Photography has come a long long way since the film era. Digital has completely taken over films, made photography accessible and affordable to masses, which is good but film era did one thing that digital fails to do – ‘Make a photographer think’. When I say think, its not just about the cost per shot or cost per roll, but it made a photographer think many folds more before each click ; about compositions, lights, exposures and all other aspects that makes a photograph compelling. Since there was no chimping option during those days, photographer either did it right or missed it completely. That charm of artistic thinking has vanished in this mad digital age. Memory cards are cheap, so are hard disks. Each outing equals 1000’s of pictures but no real photograph.
Digital Photography equipments have come a long way aswell, the camera companies have become the photo equivalent of drug dealers, giving the so called BEST-PRODUCT-EVER once in every six months and photography enthusiasts get trapped with more choices than needed and end up buying everything thats not really required. Pixels are swelling up, wide angles are never wide enough, telephotos can never reach far enough, that’s the world we live in for now. People are busy talking about pixel counts than talk about compositions, more busy battling on the never ending Canon vs Nikon war than actually spending time on field shooting. One thing these people fail to realize is the more important aspects of photography. Without COMPOSITION all that’s created with these MEGAPIXEL giant cameras is just ‘highly detailed crap’. Composition is the king and light the queen – camera, lenses etc etc are just the loyal citizens – the day you know this hierarchy, you excel.
“Better graphics doesn’t mean a better game” and ‘better camera doesn’t mean better photographs’
Roof top photography is now officially a new genre of photography and most often the easiest to shoot. Get over 80 odd floors up (abundant in UAE), point your camera in any direction you wish to and shoot. Thats about it, nothing can look bad from that height. Reason being the point of view. Its not very often that we see city from that heights, so no wonder these photographs are instant hits. Nothing wrong with that until you see a billion pics online with almost the same ‘spray and pray’ motto. I do know some brilliant photographers, Daniel Cheong to name one of them, who do jaw dropping work when on roof tops, their work stands out because they know what they do, they work on their compositions, on exposures and they look into every small detail before hitting that shutter button. Compelling photographs come from inspiration, not duplication. Unfortunately, its the other way around. Duplication rules over inspiration. Never get lost in the crowd of billions by doing the same old thing, rather do something new, something fresh and something different. How do you do that – by thinking and by composing. Like Ansel Adams rightly quoted, “The single most important component of a camera is twelve inches behind it” – figure it out.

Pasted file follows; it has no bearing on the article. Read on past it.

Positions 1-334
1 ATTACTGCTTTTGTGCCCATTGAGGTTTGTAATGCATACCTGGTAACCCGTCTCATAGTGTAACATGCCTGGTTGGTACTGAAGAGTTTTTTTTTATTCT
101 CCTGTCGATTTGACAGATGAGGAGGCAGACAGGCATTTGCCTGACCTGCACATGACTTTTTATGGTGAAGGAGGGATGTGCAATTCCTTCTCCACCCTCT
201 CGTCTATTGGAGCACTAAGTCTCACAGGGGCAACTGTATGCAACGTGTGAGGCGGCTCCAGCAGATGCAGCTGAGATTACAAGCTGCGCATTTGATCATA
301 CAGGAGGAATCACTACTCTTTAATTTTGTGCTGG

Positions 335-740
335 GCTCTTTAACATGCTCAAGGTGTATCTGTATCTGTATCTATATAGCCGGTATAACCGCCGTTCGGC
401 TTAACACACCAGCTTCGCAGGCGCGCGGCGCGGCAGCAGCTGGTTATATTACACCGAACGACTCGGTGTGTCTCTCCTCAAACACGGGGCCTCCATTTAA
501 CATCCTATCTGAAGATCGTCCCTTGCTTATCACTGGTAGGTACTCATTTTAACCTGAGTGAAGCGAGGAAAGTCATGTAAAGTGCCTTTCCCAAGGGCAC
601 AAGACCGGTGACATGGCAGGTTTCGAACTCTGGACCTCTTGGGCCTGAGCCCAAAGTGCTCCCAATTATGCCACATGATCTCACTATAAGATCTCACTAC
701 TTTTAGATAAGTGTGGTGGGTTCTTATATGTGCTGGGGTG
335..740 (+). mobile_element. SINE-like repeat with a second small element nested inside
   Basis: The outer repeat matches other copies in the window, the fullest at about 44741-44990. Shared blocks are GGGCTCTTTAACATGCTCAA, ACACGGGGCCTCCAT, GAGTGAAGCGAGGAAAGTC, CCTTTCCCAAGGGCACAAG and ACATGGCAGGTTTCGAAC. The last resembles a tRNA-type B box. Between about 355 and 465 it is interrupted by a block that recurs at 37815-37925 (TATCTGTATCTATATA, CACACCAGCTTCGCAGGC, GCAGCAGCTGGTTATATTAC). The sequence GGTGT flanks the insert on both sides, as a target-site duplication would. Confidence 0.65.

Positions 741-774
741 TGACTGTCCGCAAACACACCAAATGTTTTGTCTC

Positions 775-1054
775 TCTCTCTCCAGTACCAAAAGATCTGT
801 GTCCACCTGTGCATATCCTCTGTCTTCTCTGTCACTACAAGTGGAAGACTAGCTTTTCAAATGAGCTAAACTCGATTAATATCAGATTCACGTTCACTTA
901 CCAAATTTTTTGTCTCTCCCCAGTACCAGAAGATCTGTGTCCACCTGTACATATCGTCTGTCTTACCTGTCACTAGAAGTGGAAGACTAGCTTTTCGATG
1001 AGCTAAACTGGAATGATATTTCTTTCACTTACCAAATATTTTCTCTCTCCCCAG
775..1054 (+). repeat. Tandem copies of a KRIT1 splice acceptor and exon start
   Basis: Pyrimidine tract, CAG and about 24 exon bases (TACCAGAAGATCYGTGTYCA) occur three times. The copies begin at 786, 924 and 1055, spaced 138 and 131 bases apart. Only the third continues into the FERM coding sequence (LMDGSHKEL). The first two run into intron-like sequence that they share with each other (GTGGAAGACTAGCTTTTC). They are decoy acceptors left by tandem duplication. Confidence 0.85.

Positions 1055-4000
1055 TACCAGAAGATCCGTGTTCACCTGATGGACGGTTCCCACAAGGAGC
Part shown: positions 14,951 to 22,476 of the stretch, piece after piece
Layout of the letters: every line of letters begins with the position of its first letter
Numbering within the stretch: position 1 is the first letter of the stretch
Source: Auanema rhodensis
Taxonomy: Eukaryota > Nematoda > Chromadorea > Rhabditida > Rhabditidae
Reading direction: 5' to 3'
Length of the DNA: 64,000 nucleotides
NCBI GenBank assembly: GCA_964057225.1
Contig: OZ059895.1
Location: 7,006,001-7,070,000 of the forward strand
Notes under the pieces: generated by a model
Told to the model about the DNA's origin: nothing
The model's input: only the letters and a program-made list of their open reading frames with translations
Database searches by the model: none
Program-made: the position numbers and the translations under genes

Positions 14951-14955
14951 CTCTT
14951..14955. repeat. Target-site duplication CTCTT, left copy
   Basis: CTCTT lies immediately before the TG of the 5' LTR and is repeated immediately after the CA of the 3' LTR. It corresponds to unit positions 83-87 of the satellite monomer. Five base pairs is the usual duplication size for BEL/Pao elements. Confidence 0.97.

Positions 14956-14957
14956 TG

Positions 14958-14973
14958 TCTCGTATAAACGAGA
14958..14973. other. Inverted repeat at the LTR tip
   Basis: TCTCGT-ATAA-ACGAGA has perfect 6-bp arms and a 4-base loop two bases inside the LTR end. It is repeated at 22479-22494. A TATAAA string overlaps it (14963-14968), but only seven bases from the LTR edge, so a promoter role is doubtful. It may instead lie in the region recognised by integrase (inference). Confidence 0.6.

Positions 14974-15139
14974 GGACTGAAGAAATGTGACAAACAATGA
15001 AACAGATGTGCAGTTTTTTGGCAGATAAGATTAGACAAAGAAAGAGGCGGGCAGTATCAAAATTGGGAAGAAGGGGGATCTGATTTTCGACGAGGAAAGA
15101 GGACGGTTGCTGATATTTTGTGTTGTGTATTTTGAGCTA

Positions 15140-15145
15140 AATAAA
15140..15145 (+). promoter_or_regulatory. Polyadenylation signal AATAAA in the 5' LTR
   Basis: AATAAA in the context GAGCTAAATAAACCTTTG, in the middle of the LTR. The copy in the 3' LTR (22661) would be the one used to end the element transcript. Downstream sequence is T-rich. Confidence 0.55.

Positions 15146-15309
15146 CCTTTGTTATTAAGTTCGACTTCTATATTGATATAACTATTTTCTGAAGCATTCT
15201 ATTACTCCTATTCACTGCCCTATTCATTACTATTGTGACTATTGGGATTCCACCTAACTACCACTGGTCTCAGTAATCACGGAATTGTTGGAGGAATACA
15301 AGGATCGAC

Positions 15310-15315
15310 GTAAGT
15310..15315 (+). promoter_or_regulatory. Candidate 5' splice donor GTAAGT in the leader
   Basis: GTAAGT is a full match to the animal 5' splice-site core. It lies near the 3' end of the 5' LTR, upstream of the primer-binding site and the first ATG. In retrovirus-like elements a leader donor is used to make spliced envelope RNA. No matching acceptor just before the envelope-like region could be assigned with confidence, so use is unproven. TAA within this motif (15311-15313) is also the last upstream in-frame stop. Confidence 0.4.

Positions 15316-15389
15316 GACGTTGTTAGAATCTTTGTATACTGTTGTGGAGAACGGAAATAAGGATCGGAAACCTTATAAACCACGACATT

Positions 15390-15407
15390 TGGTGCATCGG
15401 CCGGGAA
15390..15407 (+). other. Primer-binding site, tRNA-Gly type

Recently I got on roof aswell and the idea was simple. To compose rather than point and shoot and get lost in excitement. Reached the roof by 5:15am. As I climbed the stairs to helipad, I visualised my very first photo opp right there (as seen below). By 6:15am, the light I was looking for was finally at its full glory. Without further due, I got back to the stairs where I knew I had my photograph waiting and one exposure is all it took to get what I wanted. Relieved with what I got, played around the roof for another couple of shots and it was wrap up. Came back home with 5 shots on my D800. Looks like good habits are creeping in finally 😉 Below are the images from the outing.
Nikon D800 | Nikkor 14-24mm | 14mm | f16 | 8s | ISO 50
I titled it ‘Stairway to heaven’ (which by the way happens to me my most loved song ever). The composition is simple yet powerful. It shows the same old roof top perspective with a difference. It feels as if this stairway actually leads us to heaven and seems like its floating in mid-air over the city.
Nikon D800 | Nikkor 14-24mm | 14mm | f16 | 60s | ISO 200
This was another shot from the roof topping. The staircase is now visible, proving it actually wasn’t floating in air 😉
Bottom line : Photography has evolved, digital replacing film, darkroom being replaced by lightroom but one aspect which has remained the same is ‘COMPOSITION’. Before you hit the shutter button, pause for a moment – think, compose and then shoot.